What you’re not doing for your finances, that you should be

Procrastination is rarely a good thing when it comes to personal finance and wealth accumulation.

American consumers collectively paid $12 billion in late credit card fees last year, while others pay a big price for not getting serious about retirement savings early in their work careers.


There’s always tomorrow

Some people are put off by the complexity of the task or the prospect of facing hard truths about their financial situation. Others don’t want to own a financial decision that may turn out badly.

Many times, it’s simply a lack of perceived time in the day.

The good news is that inveterate procrastinators (or late-comers) can breakout of their bad habits with a little determination and homework. Making smart financial decisions can give you a satisfying sense of taking control of your life.

The key is identifying the most pressing problems and then taking action in a dispassionate, rational way.

Here are four areas where people tend to put off things, year in and year out.

1. Roll over that 401(k)

A surprising number of job changers leave money in their old 401(k) plans — some 27% of over 50-year-olds according to one survey.

It’s worth weighing whether a new employer’s plan has better performance and lower fees.

Another option is to consider rolling over the old plan into an IRA product, where no-load and low-fee funds have become standard.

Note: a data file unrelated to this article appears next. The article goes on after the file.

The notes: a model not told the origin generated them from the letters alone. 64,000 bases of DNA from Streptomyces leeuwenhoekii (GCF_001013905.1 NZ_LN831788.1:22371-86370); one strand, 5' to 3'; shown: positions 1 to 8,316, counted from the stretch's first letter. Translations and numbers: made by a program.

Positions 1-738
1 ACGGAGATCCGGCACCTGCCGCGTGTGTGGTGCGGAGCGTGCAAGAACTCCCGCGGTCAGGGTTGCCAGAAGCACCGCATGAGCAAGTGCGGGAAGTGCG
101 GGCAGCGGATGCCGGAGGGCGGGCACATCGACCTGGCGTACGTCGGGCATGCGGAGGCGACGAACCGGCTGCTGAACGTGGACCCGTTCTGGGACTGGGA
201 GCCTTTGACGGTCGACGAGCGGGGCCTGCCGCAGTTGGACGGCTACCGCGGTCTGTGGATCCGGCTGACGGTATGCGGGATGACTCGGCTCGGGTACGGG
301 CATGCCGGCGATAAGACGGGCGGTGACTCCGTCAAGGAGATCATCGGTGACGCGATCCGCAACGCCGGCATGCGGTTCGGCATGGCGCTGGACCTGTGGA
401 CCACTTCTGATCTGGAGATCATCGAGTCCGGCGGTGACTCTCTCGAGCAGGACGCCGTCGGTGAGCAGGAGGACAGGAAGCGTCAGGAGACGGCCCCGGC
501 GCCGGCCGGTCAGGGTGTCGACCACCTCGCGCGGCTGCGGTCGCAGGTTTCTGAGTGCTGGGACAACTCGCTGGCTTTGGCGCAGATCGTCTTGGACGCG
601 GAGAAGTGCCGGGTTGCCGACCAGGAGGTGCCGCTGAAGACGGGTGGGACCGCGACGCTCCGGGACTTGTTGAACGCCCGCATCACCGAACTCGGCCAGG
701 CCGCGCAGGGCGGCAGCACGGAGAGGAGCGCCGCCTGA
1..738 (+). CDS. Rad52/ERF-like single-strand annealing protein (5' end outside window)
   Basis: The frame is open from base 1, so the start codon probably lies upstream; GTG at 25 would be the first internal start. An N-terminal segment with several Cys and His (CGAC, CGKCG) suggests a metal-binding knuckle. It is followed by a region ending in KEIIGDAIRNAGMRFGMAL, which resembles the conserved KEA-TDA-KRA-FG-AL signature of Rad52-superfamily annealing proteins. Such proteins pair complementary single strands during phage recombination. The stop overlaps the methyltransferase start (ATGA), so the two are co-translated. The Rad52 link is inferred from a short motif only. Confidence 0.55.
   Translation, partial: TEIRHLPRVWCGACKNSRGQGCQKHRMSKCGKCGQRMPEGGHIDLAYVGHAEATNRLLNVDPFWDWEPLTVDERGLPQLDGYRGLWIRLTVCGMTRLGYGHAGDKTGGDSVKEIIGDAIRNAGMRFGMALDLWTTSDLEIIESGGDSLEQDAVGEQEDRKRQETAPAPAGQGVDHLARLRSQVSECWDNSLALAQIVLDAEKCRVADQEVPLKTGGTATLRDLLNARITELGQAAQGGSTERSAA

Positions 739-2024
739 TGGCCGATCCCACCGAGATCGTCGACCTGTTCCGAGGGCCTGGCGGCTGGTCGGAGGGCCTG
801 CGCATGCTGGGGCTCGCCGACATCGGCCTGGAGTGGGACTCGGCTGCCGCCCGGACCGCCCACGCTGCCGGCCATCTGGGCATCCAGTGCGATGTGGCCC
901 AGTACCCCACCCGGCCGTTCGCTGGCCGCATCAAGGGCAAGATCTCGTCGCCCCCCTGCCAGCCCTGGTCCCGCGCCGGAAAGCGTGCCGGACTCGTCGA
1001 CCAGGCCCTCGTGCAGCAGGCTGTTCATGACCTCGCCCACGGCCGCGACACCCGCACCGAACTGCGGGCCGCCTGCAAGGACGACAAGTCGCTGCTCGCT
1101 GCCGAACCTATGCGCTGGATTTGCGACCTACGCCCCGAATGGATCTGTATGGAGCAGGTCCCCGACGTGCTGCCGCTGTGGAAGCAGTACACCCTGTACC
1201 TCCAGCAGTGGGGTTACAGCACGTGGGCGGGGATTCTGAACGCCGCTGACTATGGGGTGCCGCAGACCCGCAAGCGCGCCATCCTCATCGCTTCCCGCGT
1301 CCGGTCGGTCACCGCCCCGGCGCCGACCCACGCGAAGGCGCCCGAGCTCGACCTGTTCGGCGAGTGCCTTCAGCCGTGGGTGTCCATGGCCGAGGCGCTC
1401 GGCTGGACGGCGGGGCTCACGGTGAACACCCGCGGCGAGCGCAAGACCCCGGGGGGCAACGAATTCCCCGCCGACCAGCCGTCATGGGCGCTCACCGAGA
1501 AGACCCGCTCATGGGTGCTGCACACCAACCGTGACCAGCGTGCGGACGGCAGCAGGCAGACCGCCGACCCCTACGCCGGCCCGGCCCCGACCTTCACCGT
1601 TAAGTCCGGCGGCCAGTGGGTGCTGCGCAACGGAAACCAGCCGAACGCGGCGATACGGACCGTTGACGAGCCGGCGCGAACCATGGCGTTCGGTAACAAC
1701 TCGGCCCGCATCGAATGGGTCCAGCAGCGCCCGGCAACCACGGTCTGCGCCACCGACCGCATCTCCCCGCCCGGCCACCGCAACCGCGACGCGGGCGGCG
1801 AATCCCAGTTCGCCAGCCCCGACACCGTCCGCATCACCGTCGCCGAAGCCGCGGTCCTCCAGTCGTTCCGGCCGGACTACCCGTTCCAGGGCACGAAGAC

If you’re the type of investor who likes personalized advice and greater investment options, it may even pay to work with the asset management unit of a financial institution, online portfolio manager, or an outside financial advisor.

If you go this route, just make sure you understand the fees you will be paying.

2. Do your estate planning

Nobody likes to dwell on their own demise. Maybe that’s why so many American’s never get around to making a will or doing other estate planning.

Big mistake, and it will be your family and loved ones who pay the price.

If you die without a will, your assets go into probate, a complicated legal process that can take months (and significant legal bills) to sort out. Here’s where the opportunity for long-lost-second-cousins to come out of the woodwork can arise.

And even if that’s not an occurrence, the whole process can be exhausting and time consuming for loved ones who are already dealing with a devastating loss.

In probate, you will have no say in how your assets are divvied up. A probate judge will be calling the shots.

To avoid that fate, find a competent estate attorney and write up a will and consider a “living will” with instructions for end-of-life medical treatment.

Keep a list of key of contacts for insurance agents, corporate human resources, financial advisers, pension administrators and the Social Security Administration. Share it with your spouse and dependents.

If you’ve accumulated a lot of wealth, a trust may be an option. They come in all stripes, so consult with an expert.

Yes, it’s hassle a and there are legal fees to do proper estate planning.

On the other hand, you can rest easy knowing that your loved ones will be taken care after you are no longer around. You’ve worked hard for your wealth, so don’t let someone else decide how it’s used when you’re no longer able to have a say.

3. Take a hard look at your advisor